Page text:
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17 April 2014 12:48 pm ,
Vol. 344 ,
Officials last week revealed that the U.S. contribution to ITER could cost $3.9 billion by 2034—roughly four times the...
An experimental hepatitis B drug that looked safe in animal trials tragically killed five of 15 patients in 1993. Now,...
Using the two high-quality genomes that exist for Neandertals and Denisovans, researchers find clues to gene activity...
A new report from the Intergovernmental Panel on Climate Change (IPCC) concludes that humanity has done little to slow...
Astronomers have discovered an Earth-sized planet in the habitable zone of a red dwarf—a star cooler than the sun—500...
Three years ago, Jennifer Francis of Rutgers University proposed that a warming Arctic was altering the behavior of the...
- 17 April 2014 12:48 pm , Vol. 344 , #6181
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MIT Cleans Up Its Act
24 April 2001 7:00 pm
Spurred by a government fine for violating pollution laws, the Massachusetts Institute of Technology (MIT) plans to become a model environmental citizen. The Environmental Protection Agency (EPA) has been battling the Cambridge, Massachusetts, university since 1998 over sloppy hazardous waste handling at more than 200 of MIT's 2200 labs.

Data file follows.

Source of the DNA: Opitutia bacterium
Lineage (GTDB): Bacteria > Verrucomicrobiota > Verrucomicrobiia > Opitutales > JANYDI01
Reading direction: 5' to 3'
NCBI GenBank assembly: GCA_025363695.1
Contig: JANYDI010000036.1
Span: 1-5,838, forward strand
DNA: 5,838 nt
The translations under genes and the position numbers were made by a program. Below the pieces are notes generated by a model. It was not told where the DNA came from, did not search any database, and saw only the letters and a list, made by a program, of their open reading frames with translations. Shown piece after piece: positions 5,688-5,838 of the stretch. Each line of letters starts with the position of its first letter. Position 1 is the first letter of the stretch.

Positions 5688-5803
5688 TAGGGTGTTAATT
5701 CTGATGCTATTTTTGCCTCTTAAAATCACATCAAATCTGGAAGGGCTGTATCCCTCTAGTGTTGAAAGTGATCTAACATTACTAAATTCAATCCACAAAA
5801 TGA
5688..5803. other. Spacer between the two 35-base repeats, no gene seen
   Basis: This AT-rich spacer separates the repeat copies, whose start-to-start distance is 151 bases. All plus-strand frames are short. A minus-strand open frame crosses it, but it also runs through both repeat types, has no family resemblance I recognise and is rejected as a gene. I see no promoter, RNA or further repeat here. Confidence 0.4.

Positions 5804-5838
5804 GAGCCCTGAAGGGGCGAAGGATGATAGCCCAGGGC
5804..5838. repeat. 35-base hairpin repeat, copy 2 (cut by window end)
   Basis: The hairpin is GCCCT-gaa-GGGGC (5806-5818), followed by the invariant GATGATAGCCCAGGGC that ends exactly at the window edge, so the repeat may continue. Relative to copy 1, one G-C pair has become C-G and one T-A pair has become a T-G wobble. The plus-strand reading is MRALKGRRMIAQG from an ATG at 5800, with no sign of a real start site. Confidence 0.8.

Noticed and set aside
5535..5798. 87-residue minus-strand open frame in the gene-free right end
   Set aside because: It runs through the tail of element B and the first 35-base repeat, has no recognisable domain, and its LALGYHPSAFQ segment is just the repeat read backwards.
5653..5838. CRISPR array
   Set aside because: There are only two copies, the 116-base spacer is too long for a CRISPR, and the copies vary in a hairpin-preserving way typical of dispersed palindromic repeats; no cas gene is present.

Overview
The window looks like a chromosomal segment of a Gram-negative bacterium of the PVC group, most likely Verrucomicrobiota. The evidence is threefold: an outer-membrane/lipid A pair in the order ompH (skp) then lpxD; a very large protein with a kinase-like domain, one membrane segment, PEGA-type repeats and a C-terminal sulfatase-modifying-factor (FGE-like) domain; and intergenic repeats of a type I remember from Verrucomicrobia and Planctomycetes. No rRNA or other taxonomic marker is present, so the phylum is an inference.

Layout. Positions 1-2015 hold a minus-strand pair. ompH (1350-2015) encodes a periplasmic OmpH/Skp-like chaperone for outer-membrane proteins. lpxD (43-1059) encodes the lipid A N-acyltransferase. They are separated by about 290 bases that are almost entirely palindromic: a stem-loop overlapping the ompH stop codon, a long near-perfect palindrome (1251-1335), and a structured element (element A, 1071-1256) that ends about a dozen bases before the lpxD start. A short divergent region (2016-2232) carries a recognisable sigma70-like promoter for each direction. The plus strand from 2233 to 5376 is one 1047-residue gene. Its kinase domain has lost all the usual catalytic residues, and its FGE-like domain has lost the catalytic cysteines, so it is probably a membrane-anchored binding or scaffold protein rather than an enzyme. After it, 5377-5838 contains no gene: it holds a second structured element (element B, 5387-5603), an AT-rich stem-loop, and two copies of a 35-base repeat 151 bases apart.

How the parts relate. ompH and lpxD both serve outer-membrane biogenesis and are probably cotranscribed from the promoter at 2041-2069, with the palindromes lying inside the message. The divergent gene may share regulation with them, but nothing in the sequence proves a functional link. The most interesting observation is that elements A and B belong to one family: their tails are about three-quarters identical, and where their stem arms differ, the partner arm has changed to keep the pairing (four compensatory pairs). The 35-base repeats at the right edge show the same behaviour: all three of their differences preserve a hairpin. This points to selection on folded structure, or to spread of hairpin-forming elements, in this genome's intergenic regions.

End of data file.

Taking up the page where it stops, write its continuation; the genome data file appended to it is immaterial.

On 18 April, EPA fined the school $150,000. The same day, MIT announced that it will spend an additional $405,000 to build a Web-based "environmental campus" which will demonstrate how other schools can cope with complex environmental laws. Funds will also go to an education program at Cambridge public schools and a biofiltration storm water management system.
In a letter to MIT President Chuck Vest, EPA official Sam Silverman wrote that MIT's plan "to go beyond its compliance obligations by taking on far-reaching green initiatives is laudable."